Why Your Home might not be selling - Posted by Mike (MI)

Posted by jasonrei on July 19, 2003 at 10:01:00:

I think the whole idea is to sell the house and net a certain amount.
[If you have to pay a bigger commission to motivate a buying agent why not just pay 4% to a listing agent from the start?] Well, if you wanted to go as high as 4% you could, but you want ALL agents to be able to earn that commission.
Maybe a listing agreement where the agent posts the property on MLS (for free) and the 4% commission goes to any agent who brings the ultimate buyer. If that is the listing agent, good for him/her.

Why Your Home might not be selling - Posted by Mike (MI)

Posted by Mike (MI) on July 17, 2003 at 06:51:54:

Here is an article written by the folks at CBS Marketwatch. I have seen people on here asking why they can not get a buyer, or even a Tenant/Buyer, for their houses. This is pretty good gouge. Think about these things when you are BUYING the house.

Mike

Re: Why Your Home might not be selling - Posted by Ronald * Starr(in No CA)

Posted by Ronald * Starr(in No CA) on July 17, 2003 at 10:05:38:

Mike------------

Thanks for the reference.

I think this is a somewhat over-written piece. Several of the “reasons” given for not selling quickly can be collapsed down into the category number 1: too high of price.

I also am dubious that the listing agent makes much difference in the speed of a sale. While a very offensive agent might turn off others and thus reduce the showings of a property, I think this is probably only a fact for extremely unpleasant agents.

Good Investing*********Ron Starr************

let me ask you this… - Posted by Tray Giddens, Houston

Posted by Tray Giddens, Houston on July 18, 2003 at 08:06:11:

given your opinion that the full service listing agent is just gravying easy money (over 2.5%) once the listing is achieved, do you believe that a full service listing agent is not trying harder to make a deal work than some entry only broker who’s been prepaid $300 bucks?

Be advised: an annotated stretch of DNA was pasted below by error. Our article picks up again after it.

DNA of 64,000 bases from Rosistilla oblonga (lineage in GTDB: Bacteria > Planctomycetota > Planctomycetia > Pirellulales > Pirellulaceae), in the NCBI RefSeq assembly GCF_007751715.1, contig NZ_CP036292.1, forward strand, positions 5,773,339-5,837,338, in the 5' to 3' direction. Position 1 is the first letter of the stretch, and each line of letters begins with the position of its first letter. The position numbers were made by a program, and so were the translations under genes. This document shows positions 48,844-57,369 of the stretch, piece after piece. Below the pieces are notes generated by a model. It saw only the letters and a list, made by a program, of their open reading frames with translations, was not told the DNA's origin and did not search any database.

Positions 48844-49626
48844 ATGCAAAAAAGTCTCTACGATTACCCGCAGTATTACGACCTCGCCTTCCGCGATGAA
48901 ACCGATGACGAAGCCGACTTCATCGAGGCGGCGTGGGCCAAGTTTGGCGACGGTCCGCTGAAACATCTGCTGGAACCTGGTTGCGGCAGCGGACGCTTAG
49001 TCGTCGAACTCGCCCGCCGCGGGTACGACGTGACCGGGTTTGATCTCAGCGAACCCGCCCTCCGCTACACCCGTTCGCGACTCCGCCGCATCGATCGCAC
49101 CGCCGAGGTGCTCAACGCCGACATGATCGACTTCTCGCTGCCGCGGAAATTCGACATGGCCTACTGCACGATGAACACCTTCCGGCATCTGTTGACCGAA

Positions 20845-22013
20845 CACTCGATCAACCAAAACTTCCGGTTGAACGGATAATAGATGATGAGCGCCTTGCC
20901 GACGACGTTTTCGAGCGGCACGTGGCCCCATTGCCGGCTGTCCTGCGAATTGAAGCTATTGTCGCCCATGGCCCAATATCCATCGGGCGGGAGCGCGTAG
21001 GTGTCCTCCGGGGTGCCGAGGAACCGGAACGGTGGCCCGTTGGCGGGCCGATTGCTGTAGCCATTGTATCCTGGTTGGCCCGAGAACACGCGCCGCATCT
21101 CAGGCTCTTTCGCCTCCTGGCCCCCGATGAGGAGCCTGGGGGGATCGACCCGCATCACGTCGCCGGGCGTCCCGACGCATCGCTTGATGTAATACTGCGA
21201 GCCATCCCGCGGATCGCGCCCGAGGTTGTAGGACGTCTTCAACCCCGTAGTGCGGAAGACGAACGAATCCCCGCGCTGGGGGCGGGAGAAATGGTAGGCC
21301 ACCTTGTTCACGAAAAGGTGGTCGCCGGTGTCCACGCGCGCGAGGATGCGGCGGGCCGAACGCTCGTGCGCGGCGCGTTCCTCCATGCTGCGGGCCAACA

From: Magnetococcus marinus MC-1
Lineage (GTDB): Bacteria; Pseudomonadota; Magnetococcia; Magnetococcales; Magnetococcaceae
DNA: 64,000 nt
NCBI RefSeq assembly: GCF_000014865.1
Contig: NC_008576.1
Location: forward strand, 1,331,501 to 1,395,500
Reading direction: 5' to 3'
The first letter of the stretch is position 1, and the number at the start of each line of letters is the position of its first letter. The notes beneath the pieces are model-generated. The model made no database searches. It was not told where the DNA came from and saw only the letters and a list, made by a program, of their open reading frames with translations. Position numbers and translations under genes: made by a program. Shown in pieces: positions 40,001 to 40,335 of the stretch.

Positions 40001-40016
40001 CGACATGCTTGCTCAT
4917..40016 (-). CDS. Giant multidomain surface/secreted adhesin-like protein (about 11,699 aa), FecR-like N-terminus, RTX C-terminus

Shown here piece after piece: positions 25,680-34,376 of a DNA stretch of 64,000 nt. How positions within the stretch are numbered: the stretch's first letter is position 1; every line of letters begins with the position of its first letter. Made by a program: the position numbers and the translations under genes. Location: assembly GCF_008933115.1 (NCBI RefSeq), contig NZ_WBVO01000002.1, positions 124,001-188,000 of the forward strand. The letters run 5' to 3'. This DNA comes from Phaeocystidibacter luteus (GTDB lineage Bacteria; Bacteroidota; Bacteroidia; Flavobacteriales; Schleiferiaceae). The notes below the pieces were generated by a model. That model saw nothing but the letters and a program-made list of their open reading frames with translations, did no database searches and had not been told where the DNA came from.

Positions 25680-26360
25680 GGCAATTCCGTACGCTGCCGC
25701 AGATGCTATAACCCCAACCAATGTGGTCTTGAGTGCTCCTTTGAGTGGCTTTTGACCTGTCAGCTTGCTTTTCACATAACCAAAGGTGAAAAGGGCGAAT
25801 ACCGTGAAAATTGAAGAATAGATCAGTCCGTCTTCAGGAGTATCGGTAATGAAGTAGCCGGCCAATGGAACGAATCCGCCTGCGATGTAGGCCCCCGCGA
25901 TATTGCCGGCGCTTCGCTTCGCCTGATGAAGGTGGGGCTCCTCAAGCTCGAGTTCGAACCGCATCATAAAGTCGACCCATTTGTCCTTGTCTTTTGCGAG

it’s 20 minutes worth of work… that’s $900 per hour!! that realtor isn’t worth paying $900 per hour!!! ARE YOU CRAZY!!!

why pay the $300 bucks? tell them that you will pay them $25.00 and nothing more… all they are doing is 20 minutes of work on the computer, any fry cook can push buttons on a computer. they aren’t selling anything, they’re data entry clerks.

Tell me, i’m a realtor in houston, what’s my motivation to talk up a limited service listing property to my buyers over a listing with a full service agent on the other side? i’m looking right at the mls sheet and i know there’s not going to be a division of labor in the process.

is it your opinion that the experience and knowledge of the listing agent is meaningless to get a transaction closed…?

Tray Giddens,Realtor
www.hudsandvas.com

One more thing … - Posted by Robert Campbell

Posted by Robert Campbell on July 17, 2003 at 12:46:38:

The article says that you can’t just throw a listing in the MLS … and without savvy marketing … hope that it sells.

I disagree.

If real estate is priced correctly and shows well, the MLS is your most effective platform for marketing and selling. The MLS is where real estate agents do 98% of their searches to find homes for prospective buyers.

As a licensed real estate broker since 1976, I believe the angle that “I know how to market better” used by most real estate agents trying to get listings is simply not true. They dazzle you with colorful brochures and such … but when the property is priced right, looks good, and is placed in the MLS, this is where 95%+ of all homes are solid, not fancy marketing.

Robert Campbell

Re: let me ask you this… - Posted by jasonrei

Posted by jasonrei on July 18, 2003 at 18:19:31:

I’m a real estate investor in Houston. I use a limited service broker.

I pay my lister what I do because that’s what the market is. He WOULDN’T list my properties for $25 (wish he WOULD!). Obviously he would work harder for a commission, but my listings are all around town, and I don’t think he’d give me good results. Not just any fry cook can enter data on MLS, it takes a fry cook that has invested time, effort, and money in getting and maintaining a license and REALTOR membership (HAR is CERTAINLY not free!). As for his not being worth $900 an hour, he’s not. But I figure he IS making about $500 an hour. Others I have asked want more!

As a realtor in Houston, your motivation to talk up a limited service listing property to your buyers over a listing with a full service agent on the other side is… your duty and obligation to represent your clients to the best of your ability not to mention the 3% commission I will be paying you. You are their AGENT, we all are your CUSTOMER, that is your motivation.